On May 21, the Workers’ Party filed an impeachment request against President Jair Bolsonaro — the 35th such petition now sitting on House Speaker Rodrigo Maia’s desk. The party bases its document on the accusations made by former Justice Sergio Moro, who claimed Mr. Bolsonaro tried to illegally meddle with the Federal Police. The request, however, is merely rhetorical, and has absolutely no chance of moving forward.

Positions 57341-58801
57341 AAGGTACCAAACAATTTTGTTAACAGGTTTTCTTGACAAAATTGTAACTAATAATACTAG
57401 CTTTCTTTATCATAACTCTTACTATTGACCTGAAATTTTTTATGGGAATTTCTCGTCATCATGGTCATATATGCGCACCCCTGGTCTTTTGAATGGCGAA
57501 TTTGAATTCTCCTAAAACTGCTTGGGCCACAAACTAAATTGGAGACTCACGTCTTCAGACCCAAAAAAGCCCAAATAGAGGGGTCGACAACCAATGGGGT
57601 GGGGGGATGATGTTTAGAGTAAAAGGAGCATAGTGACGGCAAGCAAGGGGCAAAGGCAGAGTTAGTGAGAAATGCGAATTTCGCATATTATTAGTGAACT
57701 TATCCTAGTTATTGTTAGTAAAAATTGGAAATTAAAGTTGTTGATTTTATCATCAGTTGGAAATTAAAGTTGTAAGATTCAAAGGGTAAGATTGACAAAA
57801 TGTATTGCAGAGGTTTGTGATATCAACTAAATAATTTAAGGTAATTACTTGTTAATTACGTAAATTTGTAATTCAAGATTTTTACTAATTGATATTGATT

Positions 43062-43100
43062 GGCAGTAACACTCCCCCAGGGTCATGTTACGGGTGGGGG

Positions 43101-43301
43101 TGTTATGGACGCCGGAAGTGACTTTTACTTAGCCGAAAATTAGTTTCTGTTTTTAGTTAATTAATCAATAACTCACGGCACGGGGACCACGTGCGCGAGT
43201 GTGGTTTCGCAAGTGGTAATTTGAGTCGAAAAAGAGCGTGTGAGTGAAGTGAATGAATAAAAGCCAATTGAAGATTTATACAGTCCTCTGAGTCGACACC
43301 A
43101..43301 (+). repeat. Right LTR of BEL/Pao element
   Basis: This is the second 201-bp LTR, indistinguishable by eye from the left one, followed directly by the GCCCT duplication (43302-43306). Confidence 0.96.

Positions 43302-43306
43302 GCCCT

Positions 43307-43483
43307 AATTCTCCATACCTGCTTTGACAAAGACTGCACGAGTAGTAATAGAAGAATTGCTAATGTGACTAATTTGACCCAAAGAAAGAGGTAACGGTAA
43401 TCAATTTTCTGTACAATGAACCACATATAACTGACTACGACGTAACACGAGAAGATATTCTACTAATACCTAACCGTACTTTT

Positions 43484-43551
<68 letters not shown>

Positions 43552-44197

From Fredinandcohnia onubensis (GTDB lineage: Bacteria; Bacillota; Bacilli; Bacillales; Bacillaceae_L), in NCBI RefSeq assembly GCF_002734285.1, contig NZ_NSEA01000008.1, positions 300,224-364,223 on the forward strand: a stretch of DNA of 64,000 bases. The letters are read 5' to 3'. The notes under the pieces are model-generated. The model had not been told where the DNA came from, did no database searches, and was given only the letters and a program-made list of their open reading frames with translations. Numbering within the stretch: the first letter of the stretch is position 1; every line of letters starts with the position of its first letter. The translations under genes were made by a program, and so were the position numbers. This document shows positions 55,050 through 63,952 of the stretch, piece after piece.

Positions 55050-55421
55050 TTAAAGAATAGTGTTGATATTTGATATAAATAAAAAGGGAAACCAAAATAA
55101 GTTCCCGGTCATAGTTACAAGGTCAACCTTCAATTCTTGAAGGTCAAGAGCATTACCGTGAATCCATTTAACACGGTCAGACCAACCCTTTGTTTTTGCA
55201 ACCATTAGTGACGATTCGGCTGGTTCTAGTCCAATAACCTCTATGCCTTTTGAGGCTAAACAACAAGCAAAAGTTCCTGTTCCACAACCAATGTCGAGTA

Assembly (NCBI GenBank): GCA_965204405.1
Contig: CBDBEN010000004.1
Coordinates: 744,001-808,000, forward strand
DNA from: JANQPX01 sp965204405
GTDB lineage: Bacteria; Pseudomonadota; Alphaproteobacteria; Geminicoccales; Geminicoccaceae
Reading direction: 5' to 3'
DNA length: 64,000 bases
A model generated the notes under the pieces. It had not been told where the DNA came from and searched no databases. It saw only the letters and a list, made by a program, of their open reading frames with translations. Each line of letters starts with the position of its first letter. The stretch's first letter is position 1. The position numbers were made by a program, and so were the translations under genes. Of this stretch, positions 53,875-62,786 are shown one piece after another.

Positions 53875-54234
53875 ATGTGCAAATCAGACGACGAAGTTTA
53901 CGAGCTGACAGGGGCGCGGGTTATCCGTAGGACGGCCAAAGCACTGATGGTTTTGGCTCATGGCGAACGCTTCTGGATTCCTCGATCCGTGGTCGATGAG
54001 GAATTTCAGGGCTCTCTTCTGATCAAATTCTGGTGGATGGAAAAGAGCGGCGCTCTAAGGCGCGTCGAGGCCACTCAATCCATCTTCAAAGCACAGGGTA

While impeachment talks have stopped being taboo in Brasília, it remains far from a tangible reality, for a few reasons. Despite his rising rejection rates, Mr. Bolsonaro has managed to hold on to the support of a sizable 25-to-30 percent of the electorate — not a huge amount, but probably enough to keep him in office. Furthermore, Brazil is facing its worst pandemic in a century and opening impeachment proceedings would completely halt the federal administration — making a bad situation even worse. Thirdly, there is the “Mourão Risk.” Unlike past impeachments, this time around, no one knows exactly what to expect from the Vice President, retired Army General Hamilton Mourão.